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DRPS : Course Catalogue : Edinburgh College of Art : History of Art

Postgraduate Course: From Versailles to Napoleon III: Visualising the Cost of Luxury, 1682-1873 (HIAR11133)

Course Outline
SchoolEdinburgh College of Art CollegeCollege of Arts, Humanities and Social Sciences
Credit level (Normal year taken)SCQF Level 11 (Postgraduate) AvailabilityAvailable to all students
SCQF Credits20 ECTS Credits10
SummaryThis course traces the rise and fall of the French Royal family and analyses their patronage of luxurious goods, art and architecture from the late seventeenth century, through the French Revolution, ending with the fall of the Second Empire in 1870.
Course description This course introduces students to key issues in the relationships between visual and material cultures, society, politics and transatlantic networks in France from 1682-1873. It begins with the building and decoration of Versailles where Louis XIV moved in 1682, follows the Royal family until the French Revolution and the executions of Louis XVI and Marie Antoinette in 1793, and considers the new democratic language of luxury associated with Napoleon, Jacques Louis David and the opening of the Louvre. It ends with the Haussmanisation of Paris in the nineteenth century, international exhibition culture, Napoleon III and the fall of the Second Empire. Throughout, it considers the role of enslaved people in the creation of artistic pieces during this time, focusing on paintings, architecture, sculpture, porcelain and silver to problematize the true cost of luxury. It also considers the structure of the luxury goods production system, the growing art market in Paris and London and the historicised collecting of ancien régime France in nineteenth-century England.
Entry Requirements (not applicable to Visiting Students)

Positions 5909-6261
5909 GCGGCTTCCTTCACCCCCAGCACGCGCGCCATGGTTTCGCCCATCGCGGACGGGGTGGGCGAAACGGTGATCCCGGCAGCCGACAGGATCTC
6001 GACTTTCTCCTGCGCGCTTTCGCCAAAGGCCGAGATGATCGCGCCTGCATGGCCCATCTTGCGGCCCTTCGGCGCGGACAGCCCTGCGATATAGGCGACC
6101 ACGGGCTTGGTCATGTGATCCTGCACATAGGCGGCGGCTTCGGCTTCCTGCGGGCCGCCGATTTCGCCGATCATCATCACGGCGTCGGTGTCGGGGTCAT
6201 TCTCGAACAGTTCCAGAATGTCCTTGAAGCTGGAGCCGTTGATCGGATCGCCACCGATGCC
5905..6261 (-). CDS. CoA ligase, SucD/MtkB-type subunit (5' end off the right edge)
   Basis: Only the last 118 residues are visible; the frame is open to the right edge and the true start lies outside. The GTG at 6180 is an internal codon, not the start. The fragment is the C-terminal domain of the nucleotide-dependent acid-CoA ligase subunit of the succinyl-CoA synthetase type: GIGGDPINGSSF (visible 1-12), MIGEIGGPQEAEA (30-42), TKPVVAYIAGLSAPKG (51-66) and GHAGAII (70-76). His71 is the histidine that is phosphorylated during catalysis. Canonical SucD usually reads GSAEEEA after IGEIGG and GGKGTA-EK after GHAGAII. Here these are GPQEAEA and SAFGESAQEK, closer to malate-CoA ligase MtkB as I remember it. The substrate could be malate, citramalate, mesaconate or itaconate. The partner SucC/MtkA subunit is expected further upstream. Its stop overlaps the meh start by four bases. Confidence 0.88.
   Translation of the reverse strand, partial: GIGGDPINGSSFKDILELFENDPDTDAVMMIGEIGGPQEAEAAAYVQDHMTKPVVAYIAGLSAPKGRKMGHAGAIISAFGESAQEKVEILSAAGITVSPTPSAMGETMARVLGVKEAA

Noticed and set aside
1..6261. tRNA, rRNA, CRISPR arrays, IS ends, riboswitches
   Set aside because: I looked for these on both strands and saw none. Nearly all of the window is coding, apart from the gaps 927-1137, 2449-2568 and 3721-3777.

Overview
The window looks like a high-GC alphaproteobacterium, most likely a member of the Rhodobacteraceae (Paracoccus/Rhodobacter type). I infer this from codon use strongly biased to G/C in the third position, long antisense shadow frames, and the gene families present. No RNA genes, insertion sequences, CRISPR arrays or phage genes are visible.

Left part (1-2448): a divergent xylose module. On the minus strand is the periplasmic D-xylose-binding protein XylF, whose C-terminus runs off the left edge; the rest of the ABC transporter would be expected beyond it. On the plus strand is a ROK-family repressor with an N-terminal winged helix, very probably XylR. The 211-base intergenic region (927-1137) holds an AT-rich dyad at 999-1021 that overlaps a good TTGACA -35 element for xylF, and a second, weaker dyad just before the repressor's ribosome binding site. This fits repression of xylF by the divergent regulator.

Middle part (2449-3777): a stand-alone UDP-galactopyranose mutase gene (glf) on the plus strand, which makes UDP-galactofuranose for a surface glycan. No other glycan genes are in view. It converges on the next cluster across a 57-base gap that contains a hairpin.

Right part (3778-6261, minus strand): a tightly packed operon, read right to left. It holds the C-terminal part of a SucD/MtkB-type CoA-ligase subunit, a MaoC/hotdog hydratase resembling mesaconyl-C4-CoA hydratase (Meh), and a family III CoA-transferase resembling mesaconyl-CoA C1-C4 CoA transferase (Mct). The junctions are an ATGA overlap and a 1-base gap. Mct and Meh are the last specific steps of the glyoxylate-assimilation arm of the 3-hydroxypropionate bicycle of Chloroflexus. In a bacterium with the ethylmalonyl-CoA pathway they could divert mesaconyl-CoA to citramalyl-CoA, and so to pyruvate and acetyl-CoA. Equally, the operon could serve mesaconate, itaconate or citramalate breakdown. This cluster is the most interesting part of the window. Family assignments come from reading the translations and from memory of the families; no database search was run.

Pre-requisites Co-requisites
Prohibited Combinations Other requirements None
Information for Visiting Students
High Demand Course? Yes
Course Delivery Information
Academic year 2023/24, Available to all students (SV1) Quota:  16
Course Start Semester 1
Timetable Timetable
Learning and Teaching activities (Further Info) Total Hours: 200 ( Seminar/Tutorial Hours 20, Feedback/Feedforward Hours 1, Summative Assessment Hours 1, Programme Level Learning and Teaching Hours 4, Directed Learning and Independent Learning Hours 174 )
Assessment (Further Info) Written Exam 0 %, Coursework 100 %, Practical Exam 0 %
Additional Information (Assessment) 1 x 4000 word essay 100% - submitted weeks 8-11
Feedback Students are given feedback on FORMATIVE ASSESSMENT as follows:
Students will submit a mid-semester essay plan (c.500 words) and annotated preliminary bibliography. Written feedback on the student plans will be provided with the opportunity for a one-to-one follow-up meeting.

SUMMATIVE ASSESSMENT: Written feedback on student essays will be provided, in addition to the opportunity for a one-to-one meeting towards the end of semester.

No Exam Information
Learning Outcomes
On completion of this course, the student will be able to:
  1. Demonstrate in-depth knowledge and understanding of the relationships between visual and material cultures, society, politics and transatlantic networks in France from 1682-1873.
  2. Demonstrate the ability to absorb, understand and apply theoretical ideas relating to 18th and 19th-century French visual and material culture through close reading of texts, as well as visual analysis.
  3. Successfully analyse and develop arguments in relation to topics arising in 18th and 19th-century French visual culture, such as for example luxury, patronage, and slavery.
  4. Present ideas clearly and well in writing and in debate.
Reading List
Meredith Martin and Gillian Weiss, The Sun King at Sea - Maritime Art and Galley Slavery in Louis XIV's France (Getty Research Institute, 2022), pp.22-79.

Adrienne Childs, ¿Sugar boxes and blackamoors: ornamental blackness in early Meissen porcelain¿, in Michael Yonan ed., The Cultural Aesthetics of Eighteenth-Century Porcelain, (Routledge, 2010), pp.159-179.

Marie Antoinette, 2006 film by Sofia Coppola or Les Misérables 2012 film

Iris Moon, Luxury after the Terror, (Philadelphia: Penn State University Press, 2022), pp.17-41.

Caroline McCaffrey-Howarth, ¿¿Life was a spectacle for her¿: Lady Dorothy Nevill as Art Collector, Political Hostess, and Cultural Philanthropist¿, Journal 19, Issue 31, 2021, pp.1-26.
Additional Information
Graduate Attributes and Skills Visual and critical analysis; Clear thinking and the development of an argument; Independent research; Presentation and communication skills; The ability to articulate ideas clearly in writing; Organisation and planning; Teamwork through group discussion
KeywordsRoyalty,French Revolution,patronage,luxury,slavery,ancien regime
Course organiserDr Caroline McCaffrey-Howarth
Course secretary Yijia Chen
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